Photo: © Courtney Keating - iStockphoto
The June 2015 buying season was the strongest one since the economic downturn, with sales increasing to their highest pace in 8 years. This was the sixth month in a row that national home sales increased year over year. What's more, all regions of the country saw sales gains in June. Existing-home sales in the Northeast were 4.3 percent higher than a month ago and 12.5 percent higher than a year ago. In the Midwest, sales climbed 4.7 percent from May and were 12.7 percent higher than June 2014. Sales in the South and West rose 2.3 percent and 2.5 percent from a month ago, respectively. When compared with June 2014, sales were up 7.3 percent in the South and 8.8 percent in the West.
From "For Sale" to "Sold" in Record Time
Not only were more homes selling, they were also selling at remarkable speeds. Properties in June remained on the market for an average 34 days, down from 40 days in May. This set the record for the shortest selling time since the National Association of Realtors began tracking the statistic in May 2011. Forty-seven percent of all homes sold in June beat the 34-day sales pace by selling in less than a month.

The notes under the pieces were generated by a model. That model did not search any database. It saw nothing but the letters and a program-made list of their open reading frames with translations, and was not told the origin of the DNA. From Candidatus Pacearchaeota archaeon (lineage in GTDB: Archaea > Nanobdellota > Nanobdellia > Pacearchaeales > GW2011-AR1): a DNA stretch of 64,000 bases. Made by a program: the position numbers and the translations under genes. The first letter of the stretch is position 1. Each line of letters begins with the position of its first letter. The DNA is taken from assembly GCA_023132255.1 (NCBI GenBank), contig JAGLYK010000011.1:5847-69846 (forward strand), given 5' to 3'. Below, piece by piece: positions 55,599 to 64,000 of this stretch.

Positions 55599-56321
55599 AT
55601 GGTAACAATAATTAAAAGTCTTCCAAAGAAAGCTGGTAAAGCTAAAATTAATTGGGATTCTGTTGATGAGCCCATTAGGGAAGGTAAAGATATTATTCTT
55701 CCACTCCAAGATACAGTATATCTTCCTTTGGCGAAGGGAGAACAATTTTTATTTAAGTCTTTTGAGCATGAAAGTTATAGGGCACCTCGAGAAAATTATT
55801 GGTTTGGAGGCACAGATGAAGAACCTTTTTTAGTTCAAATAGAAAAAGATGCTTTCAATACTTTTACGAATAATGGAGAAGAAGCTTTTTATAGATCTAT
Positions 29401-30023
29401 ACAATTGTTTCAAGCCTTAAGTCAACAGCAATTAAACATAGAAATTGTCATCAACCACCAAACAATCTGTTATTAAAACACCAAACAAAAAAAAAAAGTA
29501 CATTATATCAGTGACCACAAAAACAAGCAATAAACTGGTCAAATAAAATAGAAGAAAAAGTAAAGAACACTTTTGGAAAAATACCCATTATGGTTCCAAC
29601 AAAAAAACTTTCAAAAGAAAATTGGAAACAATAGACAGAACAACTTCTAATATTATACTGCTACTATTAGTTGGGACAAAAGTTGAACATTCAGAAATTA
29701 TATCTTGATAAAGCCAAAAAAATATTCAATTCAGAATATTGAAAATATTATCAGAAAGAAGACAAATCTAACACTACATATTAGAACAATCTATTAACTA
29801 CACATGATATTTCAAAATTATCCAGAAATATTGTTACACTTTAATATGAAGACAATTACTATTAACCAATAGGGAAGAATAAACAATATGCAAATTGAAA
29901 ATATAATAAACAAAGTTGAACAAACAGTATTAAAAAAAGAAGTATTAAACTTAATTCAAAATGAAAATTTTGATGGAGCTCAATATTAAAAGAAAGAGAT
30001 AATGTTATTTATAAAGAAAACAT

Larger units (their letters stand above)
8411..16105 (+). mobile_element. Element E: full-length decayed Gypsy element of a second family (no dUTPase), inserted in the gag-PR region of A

A Bigger Investment
More buyers were looking for homes, but there were fewer homes available for sale. The high demand and short supply led to an increase in home prices in June, climbing to a national median all-time high of $236,400. In the Northeast, the median price was 3.9 percent higher than a year ago. The Midwest and the South both saw prices climb 7.2 percent higher than June 2014. The West, meanwhile, posted the highest year-over-year gains with 9.9 percent. Unfortunately, the high prices also affected home affordability for prospective buyers because more buyers were competing for higher-priced homes. To boost inventory, more building permits will need to be issued for condominiums and single-family homes.
Builder Confidence Rises
More builders are confident in the current housing market, because of improved job growth and strong sales in both the new and existing home markets. The National Association of Home Builders/Wells Fargo Housing Market Index climbed to a level of 60 in July (a number over 50 indicates there are more builders that see the current market as good, rather than poor.) Builders haven't been this confident in the market since November 2005. The index that measures builders' sales expectations for the next 6 months increased two points to 71.